Christmas always seems to be over in a flash. After the guests leave, and presents are opened, you’re left with your tree, which doesn’t hold quite as much holiday magic as it did three days prior. When you finally get around to taking it down, here are a few ways to recycle the tree:
The National Christmas Tree Association estimates that 30 million natural trees are sold each year. In a recent survey, 93 percent of respondents told the association that they participate in a tree recycling program. Here are a few uses for old trees.
Use it in your yard: If you have enough land, discard the tree on your own property, where it will provide shelter for birds and small animals from predators and severe weather. You can also cut off branches and place them over bare patches in your yard to retard soil erosion and to protect plants over the winter (just remember that pine needles are acidic and should be reserved for acid-loving plants like rhododendrons or blueberries).
Leave it on the curb: Many municipalities have specific dates for curbside collection, after which the trees are ground into mulch for use in parks and other outdoor spaces. Some places let you pick-up some mulch later in the year for your own use. Check your local government’s main, sanitation or parks and recreation department websites to learn more.
Get it back as mulch: Other local governments have collection events—such as New York City’s Mulchfests held in early January–where you can bring your tree and get a bag of mulch to take home for your own garden or, if you’re an apartment dweller, to maintain a street tree you adopt.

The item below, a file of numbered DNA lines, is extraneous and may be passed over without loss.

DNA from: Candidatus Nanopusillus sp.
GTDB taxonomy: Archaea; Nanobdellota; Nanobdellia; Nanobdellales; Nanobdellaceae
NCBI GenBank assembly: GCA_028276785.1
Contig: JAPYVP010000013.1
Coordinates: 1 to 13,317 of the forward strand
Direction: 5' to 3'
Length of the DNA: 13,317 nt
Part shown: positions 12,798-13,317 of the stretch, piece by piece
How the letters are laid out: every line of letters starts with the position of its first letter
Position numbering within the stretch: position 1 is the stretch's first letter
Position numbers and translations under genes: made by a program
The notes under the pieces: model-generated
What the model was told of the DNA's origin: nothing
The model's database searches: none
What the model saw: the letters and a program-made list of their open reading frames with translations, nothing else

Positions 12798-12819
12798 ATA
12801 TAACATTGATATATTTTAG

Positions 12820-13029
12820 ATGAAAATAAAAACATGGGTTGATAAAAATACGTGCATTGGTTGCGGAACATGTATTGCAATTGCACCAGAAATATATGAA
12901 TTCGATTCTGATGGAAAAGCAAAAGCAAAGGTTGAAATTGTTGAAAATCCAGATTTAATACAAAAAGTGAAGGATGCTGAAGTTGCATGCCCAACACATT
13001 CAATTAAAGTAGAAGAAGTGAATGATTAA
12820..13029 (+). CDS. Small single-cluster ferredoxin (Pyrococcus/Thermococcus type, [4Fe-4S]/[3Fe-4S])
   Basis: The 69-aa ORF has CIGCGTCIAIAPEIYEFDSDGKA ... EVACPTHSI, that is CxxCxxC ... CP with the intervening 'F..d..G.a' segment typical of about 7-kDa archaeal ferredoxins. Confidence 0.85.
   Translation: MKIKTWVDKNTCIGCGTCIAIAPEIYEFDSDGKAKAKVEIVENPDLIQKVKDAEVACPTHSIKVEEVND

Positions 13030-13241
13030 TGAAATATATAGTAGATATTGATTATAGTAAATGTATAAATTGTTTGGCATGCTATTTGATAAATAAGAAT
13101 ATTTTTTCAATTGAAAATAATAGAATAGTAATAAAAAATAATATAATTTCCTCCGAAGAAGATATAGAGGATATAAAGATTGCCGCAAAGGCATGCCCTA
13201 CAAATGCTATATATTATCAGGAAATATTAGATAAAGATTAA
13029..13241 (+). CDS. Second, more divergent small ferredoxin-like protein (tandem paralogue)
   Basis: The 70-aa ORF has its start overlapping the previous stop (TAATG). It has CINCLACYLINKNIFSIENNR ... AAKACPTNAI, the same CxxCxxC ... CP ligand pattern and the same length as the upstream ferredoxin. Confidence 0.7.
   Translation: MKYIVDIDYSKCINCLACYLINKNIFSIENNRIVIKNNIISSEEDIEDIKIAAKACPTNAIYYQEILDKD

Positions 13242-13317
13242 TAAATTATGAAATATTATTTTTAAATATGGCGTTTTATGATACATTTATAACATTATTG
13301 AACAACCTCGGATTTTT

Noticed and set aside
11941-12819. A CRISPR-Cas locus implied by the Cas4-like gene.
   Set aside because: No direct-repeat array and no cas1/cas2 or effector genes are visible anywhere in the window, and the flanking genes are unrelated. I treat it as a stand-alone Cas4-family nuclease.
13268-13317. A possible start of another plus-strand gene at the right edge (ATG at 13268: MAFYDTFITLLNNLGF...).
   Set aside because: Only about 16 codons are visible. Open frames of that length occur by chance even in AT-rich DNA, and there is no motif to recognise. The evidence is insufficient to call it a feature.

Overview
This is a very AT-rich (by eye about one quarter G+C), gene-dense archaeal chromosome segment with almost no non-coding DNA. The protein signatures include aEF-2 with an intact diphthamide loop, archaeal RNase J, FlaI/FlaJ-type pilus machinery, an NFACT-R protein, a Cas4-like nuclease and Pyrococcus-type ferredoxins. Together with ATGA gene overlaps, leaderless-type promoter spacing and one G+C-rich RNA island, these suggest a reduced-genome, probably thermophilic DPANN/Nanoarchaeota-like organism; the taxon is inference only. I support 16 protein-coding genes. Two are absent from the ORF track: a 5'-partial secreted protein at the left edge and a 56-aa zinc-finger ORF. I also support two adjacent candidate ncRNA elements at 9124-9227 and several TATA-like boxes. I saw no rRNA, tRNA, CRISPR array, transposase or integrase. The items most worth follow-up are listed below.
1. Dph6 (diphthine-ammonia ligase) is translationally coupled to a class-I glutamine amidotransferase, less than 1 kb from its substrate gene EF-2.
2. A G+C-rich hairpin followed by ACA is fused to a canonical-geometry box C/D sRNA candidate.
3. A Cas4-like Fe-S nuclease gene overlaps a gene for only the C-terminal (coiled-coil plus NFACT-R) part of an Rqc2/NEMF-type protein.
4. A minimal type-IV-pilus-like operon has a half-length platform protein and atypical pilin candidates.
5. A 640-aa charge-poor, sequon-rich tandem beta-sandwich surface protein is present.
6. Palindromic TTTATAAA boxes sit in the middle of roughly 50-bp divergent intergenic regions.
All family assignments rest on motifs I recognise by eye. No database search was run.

Habitat protection: The NCTA details programs that use old trees including to stabilize an Alabama beach and a Louisiana marsh after hurricane damage. They’ve also been used to provide safe breeding havens for herons and egrets in Illinois and to protect fish in waterways.
Practice planting a live tree next year: If you buy a live tree and and replant it in your yard, you won’t need any resources to recycle it. You can practice with a potted or ball-and-burlap tree this spring and repeat the process next year—in a hole you’ve pre-dug and protected—with your real Christmas tree.
SRC: Read the complete post here: www.consumerreports.org/cro/news/2015/12/green-ways-to-recycle-your-christmas-tree/index.htm